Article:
SAYS Scots magazine, The Drouth, on its website, about itself: “The Drouth (‘The Thirst’) is a quarterly magazine published in Glasgow, Scotland. Founded in 2001 by Mitch Miller and Johnny Rodger, we continue to pursue our original remit, to give space to writers and artists to stimulate debate on literature, film politics, reportage, visual culture, music and architecture.”
The website continues: “Every issue has a particular theme, a guest editor (usually someone of distinction in a given field) and guest cover artist. Our contributors are artists, scholars and commentators who engage with prevalent political and social concerns through their respective disciplines. While we provide a theme and some initial ideas, we offer contributors freedom to explore new ideas and unfamiliar territories.”
Until the 15th of next month, an exhibition celebrating the magazine’s 50th edition is being staged at the Reid Ground Floor Corridor, Reid Building, The Glasgow School of Art, 164 Renfrew Street, Glasgow.
Here, Miller and Rodger answer the questions…
What exactly was the brief?
There was no brief exactly – but 14 years we ago we noted that there was no magazine in Scotland that covered literature, art or politics in-depth, from a Scottish perspective. So we made one.
Our first issue came out in June 2001, under the theme of ‘Change’. Since then, each quarterly edition has had an unifying theme that is addressed from various different angles – and it’s interesting how many other magazines seemed to have adopted that idea since then!
We see our job as providing depth and complexity around a given subject. We are not a magazine that there’s to reinforce tribal certainties, lifestyle, or your latest Facebook status update.
What first struck you about the job?
The range of competences involved – you have to deal with people, production, finances – and still retain a clear idea of what you want to achieve, thematically and creatively.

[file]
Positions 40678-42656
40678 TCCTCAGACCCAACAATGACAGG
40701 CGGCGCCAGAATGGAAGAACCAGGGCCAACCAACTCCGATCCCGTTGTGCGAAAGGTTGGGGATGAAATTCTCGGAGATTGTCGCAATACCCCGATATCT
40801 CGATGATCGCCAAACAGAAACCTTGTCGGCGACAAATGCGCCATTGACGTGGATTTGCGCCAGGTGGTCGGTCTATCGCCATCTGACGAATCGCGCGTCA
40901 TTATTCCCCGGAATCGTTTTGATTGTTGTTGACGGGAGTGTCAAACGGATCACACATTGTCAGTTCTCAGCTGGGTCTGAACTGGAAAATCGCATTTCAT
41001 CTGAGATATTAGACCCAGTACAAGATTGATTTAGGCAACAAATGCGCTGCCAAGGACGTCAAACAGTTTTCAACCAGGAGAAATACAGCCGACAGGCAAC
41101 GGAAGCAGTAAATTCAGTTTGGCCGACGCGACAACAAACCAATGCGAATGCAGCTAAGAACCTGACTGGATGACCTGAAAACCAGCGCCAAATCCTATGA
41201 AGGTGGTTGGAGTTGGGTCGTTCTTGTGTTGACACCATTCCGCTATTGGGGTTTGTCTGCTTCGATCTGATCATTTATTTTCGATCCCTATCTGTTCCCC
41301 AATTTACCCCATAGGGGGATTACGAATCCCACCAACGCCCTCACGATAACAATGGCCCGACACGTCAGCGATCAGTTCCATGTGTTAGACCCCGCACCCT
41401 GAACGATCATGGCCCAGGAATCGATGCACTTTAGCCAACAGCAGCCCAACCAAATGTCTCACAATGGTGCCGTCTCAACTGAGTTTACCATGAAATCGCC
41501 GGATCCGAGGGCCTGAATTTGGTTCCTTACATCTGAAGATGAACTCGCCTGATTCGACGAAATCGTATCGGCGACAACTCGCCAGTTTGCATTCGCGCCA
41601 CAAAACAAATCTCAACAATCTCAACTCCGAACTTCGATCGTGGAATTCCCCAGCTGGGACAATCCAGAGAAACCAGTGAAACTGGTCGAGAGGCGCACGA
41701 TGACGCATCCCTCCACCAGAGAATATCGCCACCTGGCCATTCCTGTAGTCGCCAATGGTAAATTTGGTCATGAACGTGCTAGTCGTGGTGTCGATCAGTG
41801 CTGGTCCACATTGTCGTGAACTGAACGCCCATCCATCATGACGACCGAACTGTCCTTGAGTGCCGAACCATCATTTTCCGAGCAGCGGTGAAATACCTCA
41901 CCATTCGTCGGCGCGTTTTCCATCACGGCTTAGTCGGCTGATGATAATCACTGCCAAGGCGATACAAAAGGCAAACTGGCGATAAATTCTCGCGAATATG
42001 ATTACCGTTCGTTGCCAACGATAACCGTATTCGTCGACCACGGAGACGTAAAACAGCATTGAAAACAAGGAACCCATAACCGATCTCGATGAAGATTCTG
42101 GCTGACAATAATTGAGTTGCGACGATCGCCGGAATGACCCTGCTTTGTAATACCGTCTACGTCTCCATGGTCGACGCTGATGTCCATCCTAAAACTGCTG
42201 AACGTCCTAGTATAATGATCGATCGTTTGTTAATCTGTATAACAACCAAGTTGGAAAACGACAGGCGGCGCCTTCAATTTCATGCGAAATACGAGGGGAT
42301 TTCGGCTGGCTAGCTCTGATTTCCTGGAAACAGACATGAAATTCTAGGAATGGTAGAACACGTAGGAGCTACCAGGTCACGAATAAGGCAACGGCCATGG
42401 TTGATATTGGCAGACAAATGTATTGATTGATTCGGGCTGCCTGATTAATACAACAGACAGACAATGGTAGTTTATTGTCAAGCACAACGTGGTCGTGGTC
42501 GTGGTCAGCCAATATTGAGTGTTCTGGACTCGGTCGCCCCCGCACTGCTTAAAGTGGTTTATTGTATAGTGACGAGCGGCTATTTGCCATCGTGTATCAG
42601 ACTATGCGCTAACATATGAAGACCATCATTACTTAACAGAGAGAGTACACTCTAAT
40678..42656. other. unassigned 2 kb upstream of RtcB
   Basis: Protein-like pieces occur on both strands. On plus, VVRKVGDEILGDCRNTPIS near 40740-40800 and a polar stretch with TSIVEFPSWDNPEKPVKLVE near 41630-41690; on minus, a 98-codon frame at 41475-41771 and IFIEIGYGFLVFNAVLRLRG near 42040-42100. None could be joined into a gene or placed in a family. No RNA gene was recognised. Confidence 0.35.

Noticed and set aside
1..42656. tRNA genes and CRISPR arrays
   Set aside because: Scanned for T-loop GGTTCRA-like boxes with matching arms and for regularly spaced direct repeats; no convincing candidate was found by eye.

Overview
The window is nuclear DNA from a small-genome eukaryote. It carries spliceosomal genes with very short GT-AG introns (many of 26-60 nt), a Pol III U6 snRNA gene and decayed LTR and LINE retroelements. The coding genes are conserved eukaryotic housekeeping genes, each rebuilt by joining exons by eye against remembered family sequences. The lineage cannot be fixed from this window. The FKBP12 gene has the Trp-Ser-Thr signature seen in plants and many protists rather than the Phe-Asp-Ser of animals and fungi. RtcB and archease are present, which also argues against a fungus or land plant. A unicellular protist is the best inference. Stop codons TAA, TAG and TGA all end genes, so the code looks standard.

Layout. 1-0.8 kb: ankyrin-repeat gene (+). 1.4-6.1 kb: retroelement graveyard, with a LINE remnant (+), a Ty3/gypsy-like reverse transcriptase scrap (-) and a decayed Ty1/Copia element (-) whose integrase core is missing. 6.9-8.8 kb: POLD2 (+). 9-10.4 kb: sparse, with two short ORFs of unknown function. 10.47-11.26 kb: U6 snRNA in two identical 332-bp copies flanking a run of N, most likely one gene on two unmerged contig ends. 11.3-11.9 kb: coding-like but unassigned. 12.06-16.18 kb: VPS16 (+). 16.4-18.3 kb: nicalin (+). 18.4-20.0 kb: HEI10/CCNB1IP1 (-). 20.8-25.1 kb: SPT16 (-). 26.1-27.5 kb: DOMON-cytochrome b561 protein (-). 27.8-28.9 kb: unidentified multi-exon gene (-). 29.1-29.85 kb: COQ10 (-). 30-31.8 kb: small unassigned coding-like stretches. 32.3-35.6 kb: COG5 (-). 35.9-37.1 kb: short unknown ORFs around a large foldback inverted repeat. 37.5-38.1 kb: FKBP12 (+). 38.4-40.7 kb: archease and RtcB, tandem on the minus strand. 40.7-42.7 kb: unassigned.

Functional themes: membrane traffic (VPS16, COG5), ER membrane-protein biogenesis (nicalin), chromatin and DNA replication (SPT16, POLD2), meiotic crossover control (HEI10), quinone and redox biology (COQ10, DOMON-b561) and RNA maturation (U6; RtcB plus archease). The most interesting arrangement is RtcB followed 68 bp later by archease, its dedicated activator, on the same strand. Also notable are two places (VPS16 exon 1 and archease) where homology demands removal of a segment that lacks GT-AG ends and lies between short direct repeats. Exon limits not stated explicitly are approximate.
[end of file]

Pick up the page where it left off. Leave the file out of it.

Describe the process from conception to completion
We do four issues a year, but, even so, there’s rarely much pause between each edition. Issue 50 is 120 pages thick – that came from a long process of identifying contributors and compiling the copy. We generally start with the theme we want to address, and then commission around that.
Once the copy comes in, we can get to work on the running order, let the guest editor take a look, while we pull together the inside illustrations.
The cover art is usually one of the last things to come and it’s always quite exciting to see how the artist has responded to the theme.
Pantone numbers, fonts, use of space, kit, etc?
When we started, we used to typeset in PageMaker and glue the illustrations into the gaps we’d purposefully left, all laid out on Johnny’s floor!
This was then made up with litho process at the printers.
We’ve been digital since issue four, though, and now work with Graphical House.
The font on issue 50 is not one you’ll find on InDesign though – it was a bespoke font designed for us by Colin Raeburn of Graphical House to celebrate issue 50. It’s based on Glasgow’s Titan Crane and called ‘Drouth Titan’ and we’re delighted with it.
What most excited you about the project and what pleases you the most about the finished article?
With issue 50 and the accompanying exhibition, it was a great opportunity to see the past 14 years of your life laid out, and take stock.
We’ve also been blessed to work with some great artists, writers and thinkers who have, as a rule, been incredibly generous to a small, independent magazine.
Being able to celebrate that, say ‘thank you’ in print and on the walls of the Glasgow School of Art was hugely gratifying.
Any particular inspirations from your past that have shaped you and your work?
We’re both active in our own spheres (Johnny as a writer and Professor of Urban Literature at Glasgow School of Art, and Mitch as an artist/illustrator and postgraduate researcher) so we frequently pull in ideas and contributions from those we encounter in our professional work.
Our editorial board is also assembled from many different disciplines and areas of expertise such Scottish/English literature, music, television, film and journalism, so they are also able to bring their own perspective to the magazine.
Been impressed recently by someone else’s work?
The original idea for the exhibition of a magazine, its processes, its images and texts and how it is all put together is something we got from a visit to the ABC Museum of Illustration and Design in Madrid.
Most folk visit the Prado and Thyssen when they hit the Spanish capital. But this brilliant little building in a little-known, working-class area, by architects Aranguren and Gallego, is one of the most exciting and dynamic centres of graphic culture in Europe.
They put on wonderful exhibitions of ‘zine and other print culture absolutely free.
Everybody in this business certainly should visit it.